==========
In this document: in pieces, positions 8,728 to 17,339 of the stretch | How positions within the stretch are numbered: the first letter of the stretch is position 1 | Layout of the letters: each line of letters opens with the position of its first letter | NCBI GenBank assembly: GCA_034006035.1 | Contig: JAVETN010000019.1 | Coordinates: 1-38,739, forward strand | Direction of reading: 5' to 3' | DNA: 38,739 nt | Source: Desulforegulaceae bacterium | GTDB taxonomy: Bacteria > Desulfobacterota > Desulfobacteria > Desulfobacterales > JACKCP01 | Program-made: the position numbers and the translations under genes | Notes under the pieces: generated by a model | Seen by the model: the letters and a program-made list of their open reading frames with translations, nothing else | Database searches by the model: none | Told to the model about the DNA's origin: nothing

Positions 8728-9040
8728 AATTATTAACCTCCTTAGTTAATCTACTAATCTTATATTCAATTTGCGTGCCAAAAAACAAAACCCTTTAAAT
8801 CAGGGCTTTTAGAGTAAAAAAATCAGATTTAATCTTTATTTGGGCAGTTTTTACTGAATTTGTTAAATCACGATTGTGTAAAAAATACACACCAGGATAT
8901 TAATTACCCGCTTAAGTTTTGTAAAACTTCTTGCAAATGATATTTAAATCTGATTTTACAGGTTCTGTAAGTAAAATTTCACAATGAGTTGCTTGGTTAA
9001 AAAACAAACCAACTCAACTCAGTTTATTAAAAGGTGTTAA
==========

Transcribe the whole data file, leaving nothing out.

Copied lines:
In this document: in pieces, positions 8,728 to 17,339 of the stretch | How positions within the stretch are numbered: the first letter of the stretch is position 1 | Layout of the letters: each line of letters opens with the position of its first letter | NCBI GenBank assembly: GCA_034006035.1 | Contig: JAVETN010000019.1 | Coordinates: 1-38,739, forward strand | Direction of reading: 5' to 3' | DNA: 38,739 nt | Source: Desulforegulaceae bacterium | GTDB taxonomy: Bacteria > Desulfobacterota > Desulfobacteria > Desulfobacterales > JACKCP01 | Program-made: the position numbers and the translations under genes | Notes under the pieces: generated by a model | Seen by the model: the letters and a program-made list of their open reading frames with translations, nothing else | Database searches by the model: none | Told to the model about the DNA's origin: nothing

Positions 8728-9040
8728 AATTATTAACCTCCTTAGTTAATCTACTAATCTTATATTCAATTTGCGTGCCAAAAAACAAAACCCTTTAAAT
8801 CAGGGCTTTTAGAGTAAAAAAATCAGATTTAATCTTTATTTGGGCAGTTTTTACTGAATTTGTTAAATCACGATTGTGTAAAAAATACACACCAGGATAT
8901 TAATTACCCGCTTAAGTTTTGTAAAACTTCTTGCAAATGATATTTAAATCTGATTTTACAGGTTCTGTAAGTAAAATTTCACAATGAGTTGCTTGGTTAA
9001 AAAACAAACCAACTCAACTCAGTTTATTAAAAGGTGTTAA